Residential property management is intended to manage single-family and multifamily homes. Tracking these properties tends to be more simplistic than managing commercial businesses. The same goes for the software that coincides with each type of property.
There are also far more residential units to be managed in the world than there are commercial units. Because of this, a majority of property management solutions on the market are intended to be used by residential property owners and managers.
However, some property management companies may exclusively work with commercial businesses or may handle a combination of both residential and commercial properties. Do these generic property management solutions work for your commercial real estate management business?
It’s not recommended to use a residential system when working in a commercial environment. Unique to commercial properties are the different types of commercial leases available (more on this below). A commercial system will be able to manage the intricacies involved with these leases. Commercial property managers will want to keep a lookout for the features unique to the commercial industry, including (but not limited to):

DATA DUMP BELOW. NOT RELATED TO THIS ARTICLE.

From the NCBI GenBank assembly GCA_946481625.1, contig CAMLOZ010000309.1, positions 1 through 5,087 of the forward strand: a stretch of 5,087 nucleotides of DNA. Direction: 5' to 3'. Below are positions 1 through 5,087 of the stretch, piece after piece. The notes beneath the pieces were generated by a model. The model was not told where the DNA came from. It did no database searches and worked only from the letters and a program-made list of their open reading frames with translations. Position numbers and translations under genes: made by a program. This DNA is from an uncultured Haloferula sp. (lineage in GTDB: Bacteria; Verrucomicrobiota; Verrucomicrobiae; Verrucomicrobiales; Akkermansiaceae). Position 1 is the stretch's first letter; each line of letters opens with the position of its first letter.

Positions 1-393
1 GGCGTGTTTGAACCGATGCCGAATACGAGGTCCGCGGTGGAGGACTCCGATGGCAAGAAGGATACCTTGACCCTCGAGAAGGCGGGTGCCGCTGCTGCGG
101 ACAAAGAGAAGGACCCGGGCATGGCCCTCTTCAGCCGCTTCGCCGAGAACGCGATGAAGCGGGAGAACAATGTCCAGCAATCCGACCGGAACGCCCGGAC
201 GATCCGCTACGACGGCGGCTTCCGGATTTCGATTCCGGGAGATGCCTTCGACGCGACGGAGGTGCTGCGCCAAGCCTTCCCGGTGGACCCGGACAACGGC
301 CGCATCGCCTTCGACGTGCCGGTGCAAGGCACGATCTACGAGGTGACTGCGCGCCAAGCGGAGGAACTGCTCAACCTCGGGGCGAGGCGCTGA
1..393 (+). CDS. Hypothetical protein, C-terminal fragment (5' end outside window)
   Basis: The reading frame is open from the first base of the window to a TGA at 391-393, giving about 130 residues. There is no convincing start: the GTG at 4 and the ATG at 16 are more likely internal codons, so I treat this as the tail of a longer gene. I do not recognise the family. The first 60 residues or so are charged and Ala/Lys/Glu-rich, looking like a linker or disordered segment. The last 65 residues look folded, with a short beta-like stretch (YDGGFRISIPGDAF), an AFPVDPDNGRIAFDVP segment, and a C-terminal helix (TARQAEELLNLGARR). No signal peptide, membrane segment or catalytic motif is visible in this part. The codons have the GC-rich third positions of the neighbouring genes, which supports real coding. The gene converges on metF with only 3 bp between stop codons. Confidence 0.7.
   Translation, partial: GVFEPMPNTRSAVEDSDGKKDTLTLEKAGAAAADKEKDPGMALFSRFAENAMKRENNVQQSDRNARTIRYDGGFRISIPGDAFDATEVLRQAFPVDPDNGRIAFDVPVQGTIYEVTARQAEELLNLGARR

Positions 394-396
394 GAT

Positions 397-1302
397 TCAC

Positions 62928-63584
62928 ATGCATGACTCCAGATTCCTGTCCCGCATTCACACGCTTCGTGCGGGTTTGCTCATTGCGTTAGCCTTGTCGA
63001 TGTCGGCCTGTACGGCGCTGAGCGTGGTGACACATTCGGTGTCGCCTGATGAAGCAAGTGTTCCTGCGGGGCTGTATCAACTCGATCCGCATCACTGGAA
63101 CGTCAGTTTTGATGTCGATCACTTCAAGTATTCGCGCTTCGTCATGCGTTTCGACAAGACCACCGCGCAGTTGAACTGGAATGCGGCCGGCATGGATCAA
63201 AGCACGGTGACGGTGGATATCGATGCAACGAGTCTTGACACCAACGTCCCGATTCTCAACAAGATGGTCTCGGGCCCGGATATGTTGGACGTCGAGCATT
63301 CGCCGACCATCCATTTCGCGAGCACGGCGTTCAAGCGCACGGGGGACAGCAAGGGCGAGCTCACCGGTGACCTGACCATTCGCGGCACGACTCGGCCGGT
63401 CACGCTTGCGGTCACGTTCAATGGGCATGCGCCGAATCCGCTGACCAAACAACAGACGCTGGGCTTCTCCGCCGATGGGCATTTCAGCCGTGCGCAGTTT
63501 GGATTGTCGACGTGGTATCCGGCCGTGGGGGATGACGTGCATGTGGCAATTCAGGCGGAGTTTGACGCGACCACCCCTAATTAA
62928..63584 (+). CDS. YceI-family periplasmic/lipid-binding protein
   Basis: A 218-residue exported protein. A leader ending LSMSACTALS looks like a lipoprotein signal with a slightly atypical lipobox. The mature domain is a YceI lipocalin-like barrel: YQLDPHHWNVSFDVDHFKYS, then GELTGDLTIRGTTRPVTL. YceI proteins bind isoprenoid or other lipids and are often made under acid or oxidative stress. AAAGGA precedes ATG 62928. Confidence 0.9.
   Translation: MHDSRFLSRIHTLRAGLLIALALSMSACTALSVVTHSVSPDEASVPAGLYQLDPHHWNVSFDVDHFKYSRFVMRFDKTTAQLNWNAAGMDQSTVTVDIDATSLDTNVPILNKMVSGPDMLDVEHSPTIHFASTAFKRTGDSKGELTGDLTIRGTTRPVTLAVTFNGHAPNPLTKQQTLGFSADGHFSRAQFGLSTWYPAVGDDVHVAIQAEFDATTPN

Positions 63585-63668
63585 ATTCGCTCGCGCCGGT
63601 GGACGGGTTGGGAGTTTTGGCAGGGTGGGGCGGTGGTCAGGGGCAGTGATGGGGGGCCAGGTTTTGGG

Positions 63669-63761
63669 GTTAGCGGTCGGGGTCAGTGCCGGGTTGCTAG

Commercial property management software can provide both lease administration and lease accounting functionalities for a number of different commercial leases. Proper management of commercial real estate leases can ensure financial projections are accurate. Commercial real estate leases are centered around their rent calculation methods:
Expenses include taxes, insurance, maintenance, utilities, and janitorial services.
Net leases have more variable costs involved. The landlord can charge additional costs in addition to the required rent for the usual expenses that incur in managing the property. A triple net lease (NNN lease) is the most common for commercial properties. The triple net refers to the three “nets” a tenant is responsible for (property taxes, insurance, and common area maintenance). Common area utilities (such as the electric bill for the lobby) and the cost of paying an attendant or janitor are examples of fees that a landlord can charge under a triple net lease. NNN leases are usually thought of as being landlord-friendly.